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Monday, May 2, 2016

Putnamville church celebrates 175 years

Monday, June 22, 2009

Tucked away in the tiny town of Putnamville stands a historic brick structure in the same spot it has stood for the past 175 years.

The Putnamville United Methodist Church will celebrate this milestone anniversary on June 27 from 1 to 4 p.m. on the village green where the church is located.

There will be entertainment, refreshments, local folklore, memorabilia and tours sponsored by the Friends from Putnamville United Methodist Church.

For some time now, Susan Stewart has been recording the memories of fellow church members.

"The best lessons in life are learned at the knee of our elders. This is indeed true of the elders at PUMC. Members such as Georgia Sublette and Mary Berry have been associated with the church for over 90 years. They are living examples of faithfulness, responsibility, reliability and sharing," said Stewart.

She shared that at age 94, Sublette continues her position as substitute pianist and, until recently, Berry supervised the kitchen for vacation bible school. Sublette's grandfather, Lute Evens, was the Sunday School Superintendent for 35 years.

In those histories, Sublette said when asked to sum up life in Putnamville.

"It's been home. The last few years, of course, have been different because Putnamville was a thriving little town. We knew all of our neighbors and they came to church and we had our schoolhouse; it was so different than it is now. It's hard to explain how nice Putnamville was at one time," she said.

Berry remembered attending Putnamville School, which was just across the basketball court from the church. She usually rode to and from school in the horse-drawn surrey. The horses stayed in the barn near the corner until school was out.

Louise Bridges remembered Putnamville as "quite a town." She watched the 1939 construction that transformed the National Road (US 40) into a four-lane road.

Listed on the National Register of Historic Places, the church is a Greek revival structure built in 1834 at the intersection of SR 243 and US 40. It has been used continuously as a church since that date.

James Townsend, who owned the local inn, originally donated land for the church.

The bricks were made locally and the foundation stones, large stone steps and broad stones with ripple marks (that once made up the sidewalk) were from the well-known Putnamville limestone quarries west of town.

D.L. Mayle planted the hard maple trees that today still line the area next to U.S. 40.

In 1849, the church congregation split into two factions--the old and new school branches. The old school kept the building. They sold it to the Methodists in 1861 for $150 although the original cost of the building was $800.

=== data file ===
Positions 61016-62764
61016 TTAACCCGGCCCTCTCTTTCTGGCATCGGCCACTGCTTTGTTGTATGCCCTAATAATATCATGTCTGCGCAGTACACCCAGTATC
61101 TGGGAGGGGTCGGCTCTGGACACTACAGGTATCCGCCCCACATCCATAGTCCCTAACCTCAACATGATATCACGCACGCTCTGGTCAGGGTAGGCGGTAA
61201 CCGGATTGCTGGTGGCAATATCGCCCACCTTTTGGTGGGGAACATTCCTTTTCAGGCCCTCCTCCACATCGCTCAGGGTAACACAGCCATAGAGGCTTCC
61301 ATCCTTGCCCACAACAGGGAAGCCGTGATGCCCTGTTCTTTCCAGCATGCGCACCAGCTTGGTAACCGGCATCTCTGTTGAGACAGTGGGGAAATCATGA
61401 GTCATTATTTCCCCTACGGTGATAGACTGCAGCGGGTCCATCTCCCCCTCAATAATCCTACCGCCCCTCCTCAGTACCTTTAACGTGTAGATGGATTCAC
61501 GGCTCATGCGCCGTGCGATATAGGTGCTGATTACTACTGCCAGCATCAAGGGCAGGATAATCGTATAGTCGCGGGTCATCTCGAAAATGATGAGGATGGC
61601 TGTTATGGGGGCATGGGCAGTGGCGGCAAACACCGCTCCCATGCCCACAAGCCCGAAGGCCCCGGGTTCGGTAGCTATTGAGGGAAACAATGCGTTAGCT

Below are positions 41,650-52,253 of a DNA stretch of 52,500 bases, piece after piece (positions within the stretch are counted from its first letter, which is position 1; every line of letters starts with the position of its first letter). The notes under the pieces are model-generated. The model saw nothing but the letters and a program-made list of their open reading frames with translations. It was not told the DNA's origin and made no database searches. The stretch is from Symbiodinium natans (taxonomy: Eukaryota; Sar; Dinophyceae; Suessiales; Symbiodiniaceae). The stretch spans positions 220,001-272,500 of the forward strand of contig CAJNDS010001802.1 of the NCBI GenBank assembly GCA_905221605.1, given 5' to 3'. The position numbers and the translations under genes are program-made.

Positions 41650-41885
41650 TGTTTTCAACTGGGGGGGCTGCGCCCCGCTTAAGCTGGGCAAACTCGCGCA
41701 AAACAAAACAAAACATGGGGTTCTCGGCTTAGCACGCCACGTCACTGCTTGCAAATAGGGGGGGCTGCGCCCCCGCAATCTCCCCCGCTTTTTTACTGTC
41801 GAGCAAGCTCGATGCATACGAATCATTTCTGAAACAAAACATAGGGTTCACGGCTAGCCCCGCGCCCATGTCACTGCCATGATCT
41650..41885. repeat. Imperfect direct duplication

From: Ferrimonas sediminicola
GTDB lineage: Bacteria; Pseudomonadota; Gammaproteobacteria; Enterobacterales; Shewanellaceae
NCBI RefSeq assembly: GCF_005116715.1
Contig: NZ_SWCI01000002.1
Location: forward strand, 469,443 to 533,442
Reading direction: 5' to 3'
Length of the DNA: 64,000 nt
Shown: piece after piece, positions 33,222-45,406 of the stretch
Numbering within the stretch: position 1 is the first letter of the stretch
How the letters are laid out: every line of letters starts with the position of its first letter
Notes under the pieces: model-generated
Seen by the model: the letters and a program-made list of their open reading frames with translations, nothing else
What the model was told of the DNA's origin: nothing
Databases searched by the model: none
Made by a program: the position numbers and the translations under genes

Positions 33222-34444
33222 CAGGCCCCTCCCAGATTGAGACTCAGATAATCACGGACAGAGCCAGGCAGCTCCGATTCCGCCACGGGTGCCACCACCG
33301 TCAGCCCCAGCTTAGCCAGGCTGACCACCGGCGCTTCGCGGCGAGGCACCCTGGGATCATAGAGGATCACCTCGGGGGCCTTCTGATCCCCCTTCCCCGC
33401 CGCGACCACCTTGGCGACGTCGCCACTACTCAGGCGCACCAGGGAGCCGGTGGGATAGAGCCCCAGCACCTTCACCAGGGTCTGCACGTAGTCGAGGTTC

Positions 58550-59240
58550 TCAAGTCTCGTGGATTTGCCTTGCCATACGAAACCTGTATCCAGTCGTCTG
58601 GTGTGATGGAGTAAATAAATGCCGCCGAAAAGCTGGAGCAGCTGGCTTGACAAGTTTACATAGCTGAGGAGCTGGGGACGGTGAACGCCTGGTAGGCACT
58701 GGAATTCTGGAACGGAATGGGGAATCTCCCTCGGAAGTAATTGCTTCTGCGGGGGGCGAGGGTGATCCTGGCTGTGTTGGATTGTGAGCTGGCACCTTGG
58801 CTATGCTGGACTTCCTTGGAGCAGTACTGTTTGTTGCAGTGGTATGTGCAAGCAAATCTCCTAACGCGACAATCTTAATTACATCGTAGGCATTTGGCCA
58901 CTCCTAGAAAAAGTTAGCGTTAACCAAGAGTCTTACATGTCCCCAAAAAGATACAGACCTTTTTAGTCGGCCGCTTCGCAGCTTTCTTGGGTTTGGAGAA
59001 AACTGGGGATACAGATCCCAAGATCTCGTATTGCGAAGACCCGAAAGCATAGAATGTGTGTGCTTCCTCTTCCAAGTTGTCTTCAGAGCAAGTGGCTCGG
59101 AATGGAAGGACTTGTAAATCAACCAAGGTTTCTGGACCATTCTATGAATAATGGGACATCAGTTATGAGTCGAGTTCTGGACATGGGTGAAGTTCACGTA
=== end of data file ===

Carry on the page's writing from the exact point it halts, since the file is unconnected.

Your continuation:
Pioneer carpenter John Hendrix carved wooden frames as he sat in the window of his log cabin north of the church in the 1890s. They were filled with colored glass and with the financial help of friends and relatives, were designated as memorials.

The names listed above the windows include James Parks, John Perry, John Cooper, Jon Haymaker, John Jenkens, John Willis, Jane Layman, Jane Montgomery, Maggie Ford, Louisa Sinclair and Jane Perry.

"It's a very small and very family-oriented church. It doesn't matter whether you go once a year or every Sunday, people are always treated like family. We are a very simple but devout country church," said church member Susan Samsel.

The church has a long reputation of supporting its community. When long-time member Louise Bridges died three months before her 100th birthday, the church bell tolled 99 times at her death and 100 times during the memorial held on her birth date.

"We were drawn to this church community because of their love of children and acceptance of all people. They are among the most generous people I know. Support is routinely given for both local and worldwide needs," noted Stewart.

Dr. Amos Horn, whose 1884 office now serves as the Putnamville Museum, delivered the late Ruby Stringer and her sister, Wilma. It is located on the village green near the church. It was moved there in 1999. The structure is believed to be the oldest existing doctor's office left in the state. Tours of the museum will also be available on June 27.

The Heritage Preservation Society will be presenting a plaque to the church the day of the celebration that will be mounted July 10 on the Heritage Wall in downtown Greencastle.

The community is invited to attend the event. For information about the anniversary celebration contact Susan Stewart at 653-9646 or the church at 653-2331.

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